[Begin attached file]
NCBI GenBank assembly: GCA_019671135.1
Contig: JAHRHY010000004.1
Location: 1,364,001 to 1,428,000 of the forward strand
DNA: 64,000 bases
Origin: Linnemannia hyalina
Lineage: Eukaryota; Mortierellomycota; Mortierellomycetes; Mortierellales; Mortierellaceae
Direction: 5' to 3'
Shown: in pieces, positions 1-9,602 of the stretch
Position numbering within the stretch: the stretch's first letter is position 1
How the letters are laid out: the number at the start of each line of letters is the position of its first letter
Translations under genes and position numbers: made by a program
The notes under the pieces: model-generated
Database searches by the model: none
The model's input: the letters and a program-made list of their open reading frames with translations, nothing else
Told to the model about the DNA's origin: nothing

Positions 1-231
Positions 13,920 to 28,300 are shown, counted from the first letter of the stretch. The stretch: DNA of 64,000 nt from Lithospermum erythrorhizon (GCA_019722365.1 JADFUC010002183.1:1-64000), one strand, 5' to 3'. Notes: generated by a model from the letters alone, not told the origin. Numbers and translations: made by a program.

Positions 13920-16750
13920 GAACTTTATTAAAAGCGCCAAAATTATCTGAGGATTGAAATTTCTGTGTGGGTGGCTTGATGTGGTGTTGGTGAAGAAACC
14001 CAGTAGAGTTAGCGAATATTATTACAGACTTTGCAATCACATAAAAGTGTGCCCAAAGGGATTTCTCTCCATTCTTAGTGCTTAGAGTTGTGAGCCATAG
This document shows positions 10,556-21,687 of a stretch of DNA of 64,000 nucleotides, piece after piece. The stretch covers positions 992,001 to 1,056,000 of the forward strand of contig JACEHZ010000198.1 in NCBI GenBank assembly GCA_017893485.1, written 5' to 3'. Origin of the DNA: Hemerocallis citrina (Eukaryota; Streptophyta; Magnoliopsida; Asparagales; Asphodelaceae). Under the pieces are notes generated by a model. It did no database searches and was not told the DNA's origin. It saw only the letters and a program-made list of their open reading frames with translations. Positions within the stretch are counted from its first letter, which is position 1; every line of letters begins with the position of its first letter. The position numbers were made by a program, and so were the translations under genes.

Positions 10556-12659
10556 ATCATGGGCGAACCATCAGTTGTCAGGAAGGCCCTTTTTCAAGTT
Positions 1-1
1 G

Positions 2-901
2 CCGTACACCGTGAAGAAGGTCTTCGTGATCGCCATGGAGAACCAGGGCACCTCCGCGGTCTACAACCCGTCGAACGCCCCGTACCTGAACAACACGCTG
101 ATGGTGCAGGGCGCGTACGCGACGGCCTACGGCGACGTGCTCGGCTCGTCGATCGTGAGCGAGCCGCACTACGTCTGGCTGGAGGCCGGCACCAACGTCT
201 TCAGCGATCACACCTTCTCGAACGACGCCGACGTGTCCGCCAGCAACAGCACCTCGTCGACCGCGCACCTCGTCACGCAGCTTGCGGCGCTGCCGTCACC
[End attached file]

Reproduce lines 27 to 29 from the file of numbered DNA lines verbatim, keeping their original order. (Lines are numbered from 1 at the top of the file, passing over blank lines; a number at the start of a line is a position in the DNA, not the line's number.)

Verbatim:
2 CCGTACACCGTGAAGAAGGTCTTCGTGATCGCCATGGAGAACCAGGGCACCTCCGCGGTCTACAACCCGTCGAACGCCCCGTACCTGAACAACACGCTG
101 ATGGTGCAGGGCGCGTACGCGACGGCCTACGGCGACGTGCTCGGCTCGTCGATCGTGAGCGAGCCGCACTACGTCTGGCTGGAGGCCGGCACCAACGTCT
201 TCAGCGATCACACCTTCTCGAACGACGCCGACGTGTCCGCCAGCAACAGCACCTCGTCGACCGCGCACCTCGTCACGCAGCTTGCGGCGCTGCCGTCACC